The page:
The rise and fall times for the LEDs on the over-the-top blinky taillight left a bit to be desired, at least if you were interested in short pulses:
So I spliced an analog switch between the PWM filter and the gate, with inputs selecting ground and the PWM drive voltage:
This being a prototype, that involved epoxying a SOT23-6 package atop the MOSFET, with flying wires all over the PCB:
It works pretty well:
The top trace is the drain voltage and the bottom trace is the LED current at 50 mA/div.
The current transitions come out vertical at any sweep speed, even through the Tek Hall effect current probe. The pulses would be rectangular if I weren’t changing the current for each one.
The current feedback loop closes through the Arduino’s main loop, which includes a 1 ms delay after each PWM output change before measuring the LED current. As a result, each loop takes just under 2 ms, but, fortunately, ramping from 25 mA (in the last pulse) to 200 mA (in the first pulse) requires less than 10 PWM increments; you can see the stairsteps if you squint.
Next up: bump the PWM to 64 kHz (from 32 kHz) and rip out the pull-down resistor that used to hold the gate near ground when the output floated as an input. That should improve the output ripple caused by the MOSFET’s bias as a perfectly serviceable linear amplifier.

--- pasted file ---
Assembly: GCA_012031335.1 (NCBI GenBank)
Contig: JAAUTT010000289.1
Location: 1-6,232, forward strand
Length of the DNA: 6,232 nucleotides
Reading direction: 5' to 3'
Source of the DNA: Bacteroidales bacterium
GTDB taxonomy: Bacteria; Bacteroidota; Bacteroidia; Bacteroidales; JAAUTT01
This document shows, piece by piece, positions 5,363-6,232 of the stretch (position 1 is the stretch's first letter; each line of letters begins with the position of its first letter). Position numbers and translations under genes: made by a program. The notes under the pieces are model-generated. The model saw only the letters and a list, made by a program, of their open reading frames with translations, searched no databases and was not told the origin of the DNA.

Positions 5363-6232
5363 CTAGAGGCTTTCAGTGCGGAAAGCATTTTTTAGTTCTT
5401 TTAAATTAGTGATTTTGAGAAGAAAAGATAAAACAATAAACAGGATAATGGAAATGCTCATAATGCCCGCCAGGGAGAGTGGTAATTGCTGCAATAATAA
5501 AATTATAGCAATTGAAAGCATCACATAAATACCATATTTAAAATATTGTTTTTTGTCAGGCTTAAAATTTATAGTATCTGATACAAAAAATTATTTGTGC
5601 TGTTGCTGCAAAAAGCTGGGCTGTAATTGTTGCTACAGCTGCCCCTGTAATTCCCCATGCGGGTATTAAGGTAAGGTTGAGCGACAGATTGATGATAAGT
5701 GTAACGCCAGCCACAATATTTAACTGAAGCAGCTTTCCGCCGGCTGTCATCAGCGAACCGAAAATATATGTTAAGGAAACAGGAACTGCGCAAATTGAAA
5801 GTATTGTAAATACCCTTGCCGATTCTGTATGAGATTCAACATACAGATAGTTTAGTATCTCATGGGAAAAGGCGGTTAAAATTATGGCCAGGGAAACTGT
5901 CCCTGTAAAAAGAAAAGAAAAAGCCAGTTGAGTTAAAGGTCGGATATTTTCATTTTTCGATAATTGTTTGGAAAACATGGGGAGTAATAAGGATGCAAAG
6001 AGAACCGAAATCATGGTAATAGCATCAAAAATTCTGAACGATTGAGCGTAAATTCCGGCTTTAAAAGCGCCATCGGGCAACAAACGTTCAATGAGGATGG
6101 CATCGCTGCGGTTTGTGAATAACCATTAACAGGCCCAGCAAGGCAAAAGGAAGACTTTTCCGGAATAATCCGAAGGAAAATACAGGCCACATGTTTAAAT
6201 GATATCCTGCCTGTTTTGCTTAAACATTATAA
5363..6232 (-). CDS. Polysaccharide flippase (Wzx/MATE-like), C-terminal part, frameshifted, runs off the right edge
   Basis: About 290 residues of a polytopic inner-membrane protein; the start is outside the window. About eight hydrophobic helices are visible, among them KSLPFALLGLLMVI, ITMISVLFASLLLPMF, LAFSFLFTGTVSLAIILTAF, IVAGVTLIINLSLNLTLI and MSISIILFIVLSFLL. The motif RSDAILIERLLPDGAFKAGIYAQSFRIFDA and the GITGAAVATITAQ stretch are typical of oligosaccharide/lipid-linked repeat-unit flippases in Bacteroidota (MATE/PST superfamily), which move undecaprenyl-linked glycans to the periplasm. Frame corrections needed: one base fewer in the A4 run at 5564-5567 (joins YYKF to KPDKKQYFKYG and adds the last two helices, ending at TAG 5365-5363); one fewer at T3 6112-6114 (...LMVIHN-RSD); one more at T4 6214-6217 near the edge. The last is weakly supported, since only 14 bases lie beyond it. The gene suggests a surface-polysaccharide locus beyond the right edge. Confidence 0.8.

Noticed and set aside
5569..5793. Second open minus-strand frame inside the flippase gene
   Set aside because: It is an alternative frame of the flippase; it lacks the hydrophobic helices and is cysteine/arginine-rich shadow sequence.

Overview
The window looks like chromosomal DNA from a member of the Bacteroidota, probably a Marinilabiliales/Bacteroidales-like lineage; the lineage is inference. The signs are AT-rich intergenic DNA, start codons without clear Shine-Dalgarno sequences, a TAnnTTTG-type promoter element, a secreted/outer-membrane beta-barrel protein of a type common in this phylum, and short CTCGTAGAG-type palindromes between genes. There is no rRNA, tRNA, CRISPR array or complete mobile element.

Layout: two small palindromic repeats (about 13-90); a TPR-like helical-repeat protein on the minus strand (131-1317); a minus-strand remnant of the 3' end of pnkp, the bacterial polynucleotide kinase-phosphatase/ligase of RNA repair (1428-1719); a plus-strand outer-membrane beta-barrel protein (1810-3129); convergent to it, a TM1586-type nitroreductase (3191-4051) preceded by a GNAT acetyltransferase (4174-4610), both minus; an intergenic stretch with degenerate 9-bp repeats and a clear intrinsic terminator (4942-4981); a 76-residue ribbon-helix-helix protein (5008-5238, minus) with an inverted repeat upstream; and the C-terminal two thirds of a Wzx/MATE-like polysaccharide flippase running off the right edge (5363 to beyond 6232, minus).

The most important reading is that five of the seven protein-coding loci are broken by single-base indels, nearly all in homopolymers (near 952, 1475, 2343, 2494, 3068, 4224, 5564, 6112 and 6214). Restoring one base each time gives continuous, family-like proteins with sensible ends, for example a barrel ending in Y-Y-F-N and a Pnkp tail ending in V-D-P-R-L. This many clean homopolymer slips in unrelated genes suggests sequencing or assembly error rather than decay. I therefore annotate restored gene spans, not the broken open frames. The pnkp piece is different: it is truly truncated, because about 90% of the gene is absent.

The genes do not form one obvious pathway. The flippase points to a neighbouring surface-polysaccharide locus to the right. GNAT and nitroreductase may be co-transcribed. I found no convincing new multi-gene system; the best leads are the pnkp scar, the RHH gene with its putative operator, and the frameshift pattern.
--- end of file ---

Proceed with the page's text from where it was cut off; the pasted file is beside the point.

The control loop now fetches durations & currents from an array-of-structs, so I can customize each pulse. An obvious enhancement: remember the gate drive that produced a given current, then restore the corresponding value as the starting PWM setting for each pulse, so the loop begins closer to reality. The gate drive varies with temperature and suchlike, so it can’t be a compile-time constant, but maybe the startup routine could preload the array / list / cache with values taken from a “lamp test”.
Four close-together flashes repeating at about 2 Hz, even with two runt pulses, turn the LEDs into a real eye magnet…